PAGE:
Last week, Meryl Streep and a few of her cast members for the upcoming film "Suffragette" were criticized after they wore t-shirts with controversial slogans on them.
The shirts, offered to the actresses by Time Out London magazine, read,
I'd rather be a rebel than a slave.
In the film, Streep plays women's rights activist Emmeline Pankhurst, the voice behind the quote.
Carey Mulligan, Anne-Marie Duff and Romola Garai wore the shirts as well, and the magazine published the photos.
Many people went to Twitter to express their disapproval of the shirts.
The photos were considered racially insensitive, and some people thought they seemed to imply being a slave is a choice.
Many believe Streep and her publicist should have known better than to promote the message.
Streep's response when Time Out asked if she was a feminist also upset several people.
According to a statement from Time Out, Pankhurst's full quote from 1913 says,
I know that women, once convinced that they are doing what is right, that their rebellion is just, will go on, no matter what the difficulties, no matter what the dangers, so long as there is a woman alive to hold up the flag of rebellion. I would rather be a rebel than a slave.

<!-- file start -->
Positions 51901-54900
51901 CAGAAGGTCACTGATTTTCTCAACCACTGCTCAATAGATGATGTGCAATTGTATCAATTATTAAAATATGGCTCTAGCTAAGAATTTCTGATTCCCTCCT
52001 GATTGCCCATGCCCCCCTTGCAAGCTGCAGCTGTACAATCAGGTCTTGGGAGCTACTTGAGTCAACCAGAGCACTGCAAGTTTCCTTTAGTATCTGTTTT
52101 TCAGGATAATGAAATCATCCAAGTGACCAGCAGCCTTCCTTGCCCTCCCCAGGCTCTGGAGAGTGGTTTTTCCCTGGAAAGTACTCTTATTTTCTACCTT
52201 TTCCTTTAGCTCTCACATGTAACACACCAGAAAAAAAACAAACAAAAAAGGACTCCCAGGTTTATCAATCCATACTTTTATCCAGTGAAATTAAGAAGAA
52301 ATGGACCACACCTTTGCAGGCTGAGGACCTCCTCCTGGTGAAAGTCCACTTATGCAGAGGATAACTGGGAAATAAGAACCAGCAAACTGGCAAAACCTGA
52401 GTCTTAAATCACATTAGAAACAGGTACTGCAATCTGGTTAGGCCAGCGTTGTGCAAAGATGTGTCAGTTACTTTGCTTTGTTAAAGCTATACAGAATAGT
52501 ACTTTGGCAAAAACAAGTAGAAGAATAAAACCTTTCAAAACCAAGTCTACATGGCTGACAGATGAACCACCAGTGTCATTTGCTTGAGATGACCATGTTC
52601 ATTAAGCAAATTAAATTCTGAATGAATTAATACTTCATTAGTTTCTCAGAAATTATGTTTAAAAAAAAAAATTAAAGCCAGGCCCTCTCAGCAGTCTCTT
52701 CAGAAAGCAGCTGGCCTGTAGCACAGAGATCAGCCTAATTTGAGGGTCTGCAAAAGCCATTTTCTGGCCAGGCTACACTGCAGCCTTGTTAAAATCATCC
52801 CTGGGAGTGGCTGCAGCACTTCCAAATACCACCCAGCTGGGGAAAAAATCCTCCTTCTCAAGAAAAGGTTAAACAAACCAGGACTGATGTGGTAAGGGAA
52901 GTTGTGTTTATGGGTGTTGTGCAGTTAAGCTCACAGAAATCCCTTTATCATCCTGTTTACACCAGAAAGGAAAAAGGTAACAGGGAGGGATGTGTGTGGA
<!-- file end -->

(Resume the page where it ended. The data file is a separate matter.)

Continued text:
The publication believed the quote was taken out of context and said the people who read the actual piece didn't have any complaints. In the original article, the magazine said the quote was about "finding your voice, keeping your nerve and fighting the impulse to be a 'good girl.'"
In the statement, the magazine added,
The original quote was intended to rouse women to stand up against oppression -- it is a rallying cry, and absolutely not intended to [criticize] those who have no choice but to submit to oppression, or to reference the Confederacy, as some people who saw the quote and photo out of context have surmised.
"Suffragette" is set to be released in the US on October 23.